Temporomandibular joint disorder (TMJ) causes quite a bit of pain and discomfort for people who suffer from it. However, at first, a person may not realize that TMJ is the problem. This is symptoms can include headaches, earaches, and sensitive teeth—all of which could be caused by other conditions, like migraines and sinus pressure.
To better understand TMJ, and how to treat it, people need the information to determine if it could be causing problems.
The temporomandibular joints in the jaw allow the opening and closing of the mouth. They are located on each side of the head and help with chewing and speaking. The area has muscles, ligaments and a disc between the ball and socket of the joint as well that also assist in jaw movement.
Any problems that prevent this system from working together smoothly can result in the painful condition known as TMJ. Several conditions and habits can cause pain in the jaw area and joint disorder.
- Jaw injury
- Dislocation of the jaw
- Arthritis of jaw joint
- Bruxism (grinding teeth)
- Teeth clenching when stressed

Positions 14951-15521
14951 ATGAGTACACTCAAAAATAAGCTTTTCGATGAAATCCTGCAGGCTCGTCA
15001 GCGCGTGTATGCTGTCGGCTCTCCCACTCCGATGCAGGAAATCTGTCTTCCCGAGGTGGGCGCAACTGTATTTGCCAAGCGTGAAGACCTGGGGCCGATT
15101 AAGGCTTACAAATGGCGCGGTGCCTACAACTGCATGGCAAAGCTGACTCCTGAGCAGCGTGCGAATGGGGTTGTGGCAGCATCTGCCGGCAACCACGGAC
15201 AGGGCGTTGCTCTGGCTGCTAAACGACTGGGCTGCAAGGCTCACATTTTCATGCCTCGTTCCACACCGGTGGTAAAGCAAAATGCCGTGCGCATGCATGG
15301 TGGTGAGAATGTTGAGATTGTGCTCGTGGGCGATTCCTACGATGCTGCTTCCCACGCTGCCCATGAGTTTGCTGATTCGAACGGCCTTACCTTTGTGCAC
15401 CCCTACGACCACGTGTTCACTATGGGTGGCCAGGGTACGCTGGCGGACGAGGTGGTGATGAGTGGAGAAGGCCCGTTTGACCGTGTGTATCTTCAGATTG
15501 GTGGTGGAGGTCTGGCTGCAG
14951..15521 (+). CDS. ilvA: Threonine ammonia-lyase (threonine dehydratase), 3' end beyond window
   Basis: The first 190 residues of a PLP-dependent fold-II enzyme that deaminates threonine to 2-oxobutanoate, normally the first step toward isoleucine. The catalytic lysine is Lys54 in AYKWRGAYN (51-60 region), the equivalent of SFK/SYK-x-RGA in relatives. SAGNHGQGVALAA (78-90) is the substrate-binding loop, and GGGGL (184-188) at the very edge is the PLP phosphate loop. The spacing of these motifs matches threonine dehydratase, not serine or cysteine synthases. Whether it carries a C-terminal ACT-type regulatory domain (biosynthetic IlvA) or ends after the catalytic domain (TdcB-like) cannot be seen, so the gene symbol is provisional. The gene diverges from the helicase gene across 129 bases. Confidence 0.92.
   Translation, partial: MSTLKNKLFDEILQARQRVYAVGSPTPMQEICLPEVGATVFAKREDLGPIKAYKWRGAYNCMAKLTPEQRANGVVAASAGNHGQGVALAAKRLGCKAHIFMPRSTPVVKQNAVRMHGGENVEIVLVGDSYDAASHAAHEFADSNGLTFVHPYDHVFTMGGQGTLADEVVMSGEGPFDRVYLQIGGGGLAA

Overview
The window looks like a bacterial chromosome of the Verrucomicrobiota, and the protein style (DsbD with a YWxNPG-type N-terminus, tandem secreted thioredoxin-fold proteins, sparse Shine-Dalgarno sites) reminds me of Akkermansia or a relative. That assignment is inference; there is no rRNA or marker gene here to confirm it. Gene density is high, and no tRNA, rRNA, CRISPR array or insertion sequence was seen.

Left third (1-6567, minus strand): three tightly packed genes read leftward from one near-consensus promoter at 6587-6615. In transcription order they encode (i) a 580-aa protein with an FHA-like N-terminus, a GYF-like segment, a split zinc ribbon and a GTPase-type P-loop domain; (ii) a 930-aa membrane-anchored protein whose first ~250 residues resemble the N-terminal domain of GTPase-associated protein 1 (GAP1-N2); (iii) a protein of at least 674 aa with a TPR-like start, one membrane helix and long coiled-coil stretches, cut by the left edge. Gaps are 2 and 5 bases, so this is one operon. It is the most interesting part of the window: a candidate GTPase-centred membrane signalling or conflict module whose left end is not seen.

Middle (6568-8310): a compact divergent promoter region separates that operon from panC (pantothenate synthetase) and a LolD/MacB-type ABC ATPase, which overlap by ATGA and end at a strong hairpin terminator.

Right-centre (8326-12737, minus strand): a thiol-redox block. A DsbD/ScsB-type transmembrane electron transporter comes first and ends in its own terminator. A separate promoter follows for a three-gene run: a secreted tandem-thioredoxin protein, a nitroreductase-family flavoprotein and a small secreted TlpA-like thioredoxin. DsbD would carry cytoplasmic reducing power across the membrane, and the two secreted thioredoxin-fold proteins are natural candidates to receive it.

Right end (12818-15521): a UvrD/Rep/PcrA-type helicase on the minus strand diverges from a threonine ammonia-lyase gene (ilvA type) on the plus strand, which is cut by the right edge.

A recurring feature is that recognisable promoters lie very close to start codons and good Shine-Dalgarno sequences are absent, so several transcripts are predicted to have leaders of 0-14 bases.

An orthodontist can help patients determine if TMJ is causing their pain. These dentists specialize in facial growth and development. They diagnose and treat conditions like TMJ, a bad bite, and poor jaw alignment.
An orthodontist examination checks for muscle tenderness, joint movement difficulty as well as a cracking or popping of the jaw. Based on the examination, the orthodontist can treat the patient or make a referral to another dentist or physician for further treatment options.
Treatment for TMJ depends on the cause. The doctor or dentist can come up with a treatment plan that may include:
- Jaw exercises to strengthen muscles
- A bite plate or night guard to prevent grinding and clenching teeth
- Medications for anxiety or to relax muscles
- Over the counter medications
In some cases, the orthodontist may recommend reshaping teeth, fixing bite alignment, or other orthodontic treatment.
To help ease the pain of TMJ, patients can eat soft foods and try meditation or other relaxation techniques. People with TMJ should not chew gum as this puts more work and stress on the joint. Alternating heat and ice packs are a good way to help with pain as well as over-the-counter anti-inflammatory medications.